“These are taxpayer dollars. They’re publicly funded. […] Why shouldn’t we be able to see how the taxpayer dollars are being spent, and how we’re caring for these children?”
– Senator Catherine Cortez Masto
Photo by Andrew Davey

So what will change? Cortez Masto voiced hope that should Democrats win control of (at least one house of) Congress this fall, she and her colleagues will have an easier time exercising oversight of ICE and other agencies carrying out Trump’s agenda.

Cortez Masto cited her experience being denied entry to another federal detention facility in Texas as she explained the need for better oversight: “These are taxpayer dollars. They’re publicly funded. I’m a United States Senator. We appropriate the funds. Why shouldn’t we be able to see how the taxpayer dollars are being spent, and how we’re caring for these children?”

In calling for stronger oversight and serious reform of the federal immigration enforcement system, Cortez Masto differentiated herself from Heller, who thus far has either expressed mild criticism or surreptitious support for Trump’s deportation regime. But as long as Republicans remain in the majority, they call the shots in determining how much oversight actually occurs.

“We have to get back to a place where we do our job, we craft our legislation, we debate it, […] and we send it to the White House and let the President decide what he’s going to do with it.”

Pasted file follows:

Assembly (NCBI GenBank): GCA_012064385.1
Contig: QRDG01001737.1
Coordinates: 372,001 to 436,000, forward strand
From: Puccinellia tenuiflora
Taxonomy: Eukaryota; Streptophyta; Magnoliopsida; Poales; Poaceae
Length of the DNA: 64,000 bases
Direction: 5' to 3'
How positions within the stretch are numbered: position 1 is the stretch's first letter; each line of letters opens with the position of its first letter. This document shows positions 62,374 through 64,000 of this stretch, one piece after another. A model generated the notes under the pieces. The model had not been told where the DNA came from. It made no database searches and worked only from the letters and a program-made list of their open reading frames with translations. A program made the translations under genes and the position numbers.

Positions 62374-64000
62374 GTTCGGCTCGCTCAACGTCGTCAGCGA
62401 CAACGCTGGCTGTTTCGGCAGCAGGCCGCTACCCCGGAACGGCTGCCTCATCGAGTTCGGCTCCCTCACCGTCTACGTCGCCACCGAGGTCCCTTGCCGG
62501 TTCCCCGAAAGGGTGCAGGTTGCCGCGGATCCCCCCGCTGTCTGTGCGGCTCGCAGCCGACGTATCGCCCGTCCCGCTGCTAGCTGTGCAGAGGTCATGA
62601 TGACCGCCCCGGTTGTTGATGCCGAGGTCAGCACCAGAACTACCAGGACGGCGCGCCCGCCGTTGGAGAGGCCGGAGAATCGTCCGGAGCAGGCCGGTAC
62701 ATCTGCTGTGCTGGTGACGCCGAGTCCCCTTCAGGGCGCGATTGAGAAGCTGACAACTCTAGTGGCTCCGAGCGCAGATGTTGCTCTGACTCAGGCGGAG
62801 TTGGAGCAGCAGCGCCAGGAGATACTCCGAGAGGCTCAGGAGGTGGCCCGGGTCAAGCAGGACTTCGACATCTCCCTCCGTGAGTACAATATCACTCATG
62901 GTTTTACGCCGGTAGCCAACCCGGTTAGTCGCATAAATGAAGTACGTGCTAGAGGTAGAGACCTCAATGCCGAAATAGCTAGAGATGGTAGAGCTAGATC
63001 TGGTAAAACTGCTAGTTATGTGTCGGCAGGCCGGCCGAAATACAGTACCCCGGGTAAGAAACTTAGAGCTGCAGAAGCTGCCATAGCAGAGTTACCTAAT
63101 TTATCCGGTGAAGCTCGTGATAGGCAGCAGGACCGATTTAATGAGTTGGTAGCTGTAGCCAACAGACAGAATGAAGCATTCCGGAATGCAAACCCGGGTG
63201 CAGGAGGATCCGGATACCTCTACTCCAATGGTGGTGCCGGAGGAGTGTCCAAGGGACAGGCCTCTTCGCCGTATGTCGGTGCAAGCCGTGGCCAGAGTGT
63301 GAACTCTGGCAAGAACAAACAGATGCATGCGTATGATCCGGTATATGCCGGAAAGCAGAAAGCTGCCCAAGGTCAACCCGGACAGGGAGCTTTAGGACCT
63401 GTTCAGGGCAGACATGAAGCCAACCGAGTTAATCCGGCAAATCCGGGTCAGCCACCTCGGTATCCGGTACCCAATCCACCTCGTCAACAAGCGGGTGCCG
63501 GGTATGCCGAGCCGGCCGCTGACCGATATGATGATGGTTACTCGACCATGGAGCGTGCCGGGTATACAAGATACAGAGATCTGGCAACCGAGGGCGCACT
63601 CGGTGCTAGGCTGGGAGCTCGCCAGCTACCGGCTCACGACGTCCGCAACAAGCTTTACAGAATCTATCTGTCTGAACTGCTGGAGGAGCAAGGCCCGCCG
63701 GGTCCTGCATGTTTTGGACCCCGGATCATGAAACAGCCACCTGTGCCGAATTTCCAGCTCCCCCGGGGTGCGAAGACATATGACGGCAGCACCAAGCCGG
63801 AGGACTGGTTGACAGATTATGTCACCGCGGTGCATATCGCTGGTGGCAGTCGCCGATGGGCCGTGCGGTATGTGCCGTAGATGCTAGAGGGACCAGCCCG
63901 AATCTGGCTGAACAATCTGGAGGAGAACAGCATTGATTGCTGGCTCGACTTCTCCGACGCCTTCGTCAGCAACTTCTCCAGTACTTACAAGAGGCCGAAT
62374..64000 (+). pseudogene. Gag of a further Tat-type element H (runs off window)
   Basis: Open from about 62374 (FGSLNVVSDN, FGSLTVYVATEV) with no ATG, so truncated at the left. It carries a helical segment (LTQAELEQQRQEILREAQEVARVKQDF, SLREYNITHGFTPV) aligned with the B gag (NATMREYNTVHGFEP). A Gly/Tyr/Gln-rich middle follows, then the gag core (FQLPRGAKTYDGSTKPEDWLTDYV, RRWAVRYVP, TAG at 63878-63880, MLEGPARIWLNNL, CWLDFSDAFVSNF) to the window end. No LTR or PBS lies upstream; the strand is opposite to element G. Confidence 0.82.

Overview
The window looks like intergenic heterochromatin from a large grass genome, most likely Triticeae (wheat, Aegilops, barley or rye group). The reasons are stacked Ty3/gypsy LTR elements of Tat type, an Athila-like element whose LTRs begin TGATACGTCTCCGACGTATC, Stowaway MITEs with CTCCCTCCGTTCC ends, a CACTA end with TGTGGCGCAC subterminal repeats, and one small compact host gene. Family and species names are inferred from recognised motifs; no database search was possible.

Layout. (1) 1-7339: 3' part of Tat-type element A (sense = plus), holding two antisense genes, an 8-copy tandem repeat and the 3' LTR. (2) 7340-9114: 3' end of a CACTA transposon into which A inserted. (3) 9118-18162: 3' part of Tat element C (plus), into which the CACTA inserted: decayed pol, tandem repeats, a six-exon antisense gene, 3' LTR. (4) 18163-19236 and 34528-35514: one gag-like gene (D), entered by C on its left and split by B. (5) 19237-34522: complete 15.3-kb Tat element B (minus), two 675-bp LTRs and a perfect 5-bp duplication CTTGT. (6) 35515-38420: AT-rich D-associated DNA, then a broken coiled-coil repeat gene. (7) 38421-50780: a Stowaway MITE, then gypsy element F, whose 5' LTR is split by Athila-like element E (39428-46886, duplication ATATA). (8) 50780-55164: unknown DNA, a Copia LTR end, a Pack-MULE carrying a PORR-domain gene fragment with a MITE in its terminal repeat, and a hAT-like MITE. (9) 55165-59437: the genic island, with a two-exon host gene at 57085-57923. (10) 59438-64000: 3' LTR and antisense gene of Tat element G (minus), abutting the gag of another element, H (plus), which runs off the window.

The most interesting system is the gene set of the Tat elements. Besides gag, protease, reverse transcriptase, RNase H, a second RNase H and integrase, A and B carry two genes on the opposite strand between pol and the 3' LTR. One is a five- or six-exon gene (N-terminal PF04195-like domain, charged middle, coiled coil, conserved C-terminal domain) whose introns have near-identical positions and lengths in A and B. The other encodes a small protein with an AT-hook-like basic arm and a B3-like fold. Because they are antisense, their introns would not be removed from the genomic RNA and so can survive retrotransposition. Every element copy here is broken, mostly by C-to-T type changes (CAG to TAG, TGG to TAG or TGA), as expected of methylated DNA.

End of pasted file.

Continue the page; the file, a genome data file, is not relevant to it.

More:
– Senator Catherine Cortez Masto
Photo by Andrew Davey

Every so often, Trump tweets his threat to shut down the federal government if he doesn’t get $25 billion for his desired border wall. When asked whether Congress should appropriate any funds for “The Wall”, Cortez Masto recalled the Senate’s attempt to pass bipartisan DACA legislation in explaining why she’s done playing his game: “I can’t trust anything this President says, because he’ll say one thing, then have us work on an issue, then turn around, torpedo it, and sabotage it.”

In an echo of Rep. Dina Titus’ (D-Las Vegas) pointed criticism of Republican obstruction of immigration reform earlier this week, Cortez Masto also called on her colleagues to return to the table and match their “concern” with real action: “We have to get back to a place where we do our job, we craft our legislation, we debate it, […] and we send it to the White House and let the President decide what he’s going to do with it.”

Cortez Masto then promised to continue fighting for humane immigration policies, despite the occasional setbacks: “I’m not giving up. My colleagues are not giving up. I know there’s still bipartisan support.” She continued, “I believe we can get there. There are still opportunities to do it.”

That opportunity may not arise when Congress returns to session next week, as Congress will likely begin winding down “regular business” to focus on midterm campaigning (and at this point, Trump’s nomination of Brett Kavanaugh to the U.S. Supreme Court is part of the campaign). But should the balance of power shift in November, so will the state of play on Capitol Hill when it comes to immigration reform. Judging by what Cortez Masto told us today, she seems ready to take advantage of the opportunity to finally do something.